Mr. J. Bruton: I will make a constructive suggestion in order to reach agreement on the matter. The Taoiseach said there is not a guillotine. However, there is a guillotine in the sense that Members can only speak once on Report Stage amendments and may not make further points on the amendment. Will the Taoiseach agree to Report Stage being conducted in Committee Stage format whereby Members can speak more than once? It is a compromise means of dealing with the issue and would facilitate more interchange.
Mr. Howlin: I cannot agree with that proposal. The House has a select committee system to allow Members with an interest in legislation to voice their views. It is a fundamental assault on the rights of the House to introduce basic legislation on Report Stage. It is not germane to the original Bill and has been simply grafted on.
de Valera, Síle.
| Keaveney, Cecilia.
Ó Cuív, Éamon.
Wright, G. V.
Browne, John (Carlow-Kilkenny).Bruton, John.
De Rossa, Proinsias.
Ó Caoláin, Caoimhghín.
Mr. J. Bruton: Before agreeing to the proposal to deal with this Bill which seeks to facilitate the economic interests in the alcoholic drinks business, will the Taoiseach agree that we should conduct a parallel study on the premature deaths caused by alcohol through illness, the association between alcohol and the commission of many violent crimes and the association between alcohol and domestic and family break-up? Will he agree that, while we should proceed with this Bill, a parallel scientific study should be carried out on these issues which are of great social long-term importance? We talk about the damage done by other drugs—
The Taoiseach: These matters are relevant, even though they are not part of the Bill. An enormous amount of research has already been carried out by the health boards and the Department of Health and Children. The Minister for Health and Children, including the previous Minister for Health, cited many case studies on the effects of alcohol on people, including young people. The amount of hardship, violence, difficulties and the number of working hours lost are also issues. Surveys have been carried out by IBEC, chambers of commerce and others on the effects of alcohol.
The Taoiseach: That is why many of the calls to have licensed premises open until as late as 4.00 a.m. in line with European models were resisted in the Bill. My view is that we are still giving more than we should, but there is a lobby—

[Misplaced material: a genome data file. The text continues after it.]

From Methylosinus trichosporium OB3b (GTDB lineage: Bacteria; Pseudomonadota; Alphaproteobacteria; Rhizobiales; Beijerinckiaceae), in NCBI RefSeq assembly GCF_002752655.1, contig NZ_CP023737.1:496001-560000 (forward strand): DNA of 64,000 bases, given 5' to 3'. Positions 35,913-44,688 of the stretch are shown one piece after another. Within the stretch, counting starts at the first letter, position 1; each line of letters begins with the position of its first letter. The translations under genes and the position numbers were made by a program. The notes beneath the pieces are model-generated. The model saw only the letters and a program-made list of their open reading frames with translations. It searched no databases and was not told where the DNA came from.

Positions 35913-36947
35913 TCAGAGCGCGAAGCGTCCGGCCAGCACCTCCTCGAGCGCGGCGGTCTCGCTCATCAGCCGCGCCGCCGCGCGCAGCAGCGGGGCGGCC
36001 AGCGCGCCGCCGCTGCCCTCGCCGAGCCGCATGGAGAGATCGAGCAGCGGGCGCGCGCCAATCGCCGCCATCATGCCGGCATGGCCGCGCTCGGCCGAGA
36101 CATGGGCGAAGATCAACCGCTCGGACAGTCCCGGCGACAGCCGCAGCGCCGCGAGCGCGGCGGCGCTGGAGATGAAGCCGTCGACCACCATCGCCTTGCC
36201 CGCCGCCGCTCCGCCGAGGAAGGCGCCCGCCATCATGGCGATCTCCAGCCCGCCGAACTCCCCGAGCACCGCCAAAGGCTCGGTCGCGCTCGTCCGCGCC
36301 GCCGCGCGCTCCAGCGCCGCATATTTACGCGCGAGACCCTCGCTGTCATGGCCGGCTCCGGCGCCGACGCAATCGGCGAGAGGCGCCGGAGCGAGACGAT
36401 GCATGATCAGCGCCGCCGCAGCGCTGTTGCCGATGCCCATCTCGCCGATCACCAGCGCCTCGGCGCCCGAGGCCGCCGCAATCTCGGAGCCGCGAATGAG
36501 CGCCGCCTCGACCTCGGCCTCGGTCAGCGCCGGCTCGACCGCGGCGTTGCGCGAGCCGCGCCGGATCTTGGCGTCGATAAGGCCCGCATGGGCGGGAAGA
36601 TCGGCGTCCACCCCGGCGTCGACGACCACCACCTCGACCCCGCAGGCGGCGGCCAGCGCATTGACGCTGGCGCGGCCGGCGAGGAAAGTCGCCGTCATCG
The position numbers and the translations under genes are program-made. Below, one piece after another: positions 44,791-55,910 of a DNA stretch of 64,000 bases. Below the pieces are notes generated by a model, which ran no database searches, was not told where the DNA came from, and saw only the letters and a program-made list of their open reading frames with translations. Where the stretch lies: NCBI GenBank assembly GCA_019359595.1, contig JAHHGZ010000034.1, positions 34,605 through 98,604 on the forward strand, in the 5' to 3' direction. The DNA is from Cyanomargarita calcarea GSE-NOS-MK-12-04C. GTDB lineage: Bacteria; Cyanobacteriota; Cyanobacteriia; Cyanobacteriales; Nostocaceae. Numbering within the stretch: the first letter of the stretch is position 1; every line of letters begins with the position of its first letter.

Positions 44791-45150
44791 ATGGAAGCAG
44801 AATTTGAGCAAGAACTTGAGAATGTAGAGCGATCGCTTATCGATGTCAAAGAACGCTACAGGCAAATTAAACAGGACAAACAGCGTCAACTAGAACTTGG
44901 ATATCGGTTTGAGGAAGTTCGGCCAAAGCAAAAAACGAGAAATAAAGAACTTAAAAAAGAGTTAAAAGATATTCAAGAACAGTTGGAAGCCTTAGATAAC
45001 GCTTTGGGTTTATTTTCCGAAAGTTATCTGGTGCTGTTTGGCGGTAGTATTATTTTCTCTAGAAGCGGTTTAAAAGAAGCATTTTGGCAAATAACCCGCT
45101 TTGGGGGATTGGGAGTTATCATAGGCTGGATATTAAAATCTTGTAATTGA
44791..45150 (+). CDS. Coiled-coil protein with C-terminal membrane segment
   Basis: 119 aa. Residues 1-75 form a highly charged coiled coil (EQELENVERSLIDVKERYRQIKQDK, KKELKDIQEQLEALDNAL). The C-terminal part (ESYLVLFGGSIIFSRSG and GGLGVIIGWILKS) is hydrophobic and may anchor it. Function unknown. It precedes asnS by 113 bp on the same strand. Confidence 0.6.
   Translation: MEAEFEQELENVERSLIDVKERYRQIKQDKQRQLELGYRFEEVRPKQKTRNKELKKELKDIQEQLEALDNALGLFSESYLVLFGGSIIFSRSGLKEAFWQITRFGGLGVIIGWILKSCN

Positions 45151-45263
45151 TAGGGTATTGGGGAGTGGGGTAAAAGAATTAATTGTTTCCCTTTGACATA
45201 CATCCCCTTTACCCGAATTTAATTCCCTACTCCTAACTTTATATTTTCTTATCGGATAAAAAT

Mr. Higgins: (Dublin West): There is a proposal to guillotine debate on the Intoxicating Liquor Bill at 11.00 p.m. The Dáil should have information on the possible ill effects which will result from the extension of opening hours.
Mr. J. Bruton: Regarding the Nursing Bill, is the Taoiseach aware of the proposed one day strike by psychiatric nurses which will affect 1,000 psychiatric nurses and 600 patients in four hospitals next week? These patients are already the most adversely affected of all recipients of health services. The likelihood of a series of rolling strikes by psychiatric nurses is a matter of grave concern and I ask the Taoiseach to indicate the action being taken to deal with this very serious matter.
The Taoiseach: The Bill is due next year. Industrial relations machinery exists to deal with the issue raised by the Deputy. It seems the issue is about the implementation of last October's agreement.
Mr. Quinn: Has the Taoiseach plans to meet the Secretary of State for Northern Ireland  today? Will he convey to him the sense of urgency all parties in the House have about the necessity of reconstituting and re-establishing all the institutions provided for under the Good Friday Agreement?
The Taoiseach: I will meet him later this evening as will Opposition leaders. The Minister has a long agenda for his meeting with the Secretary of State. I will emphasise that we must move quickly, not only in relation to the institutions but also with the full implementation of the Patten Report in line with the understandings given to us all when the report was accepted last Christmas.
Mr. Finucane: On 5 April last the Minister for Agriculture, Food and Rural Development was requested to attend a meeting of the Joint Committee on Agriculture, Food and the Marine. Will the Taoiseach instruct the Minister to attend that meeting to discuss a specific issue which is important to the committee?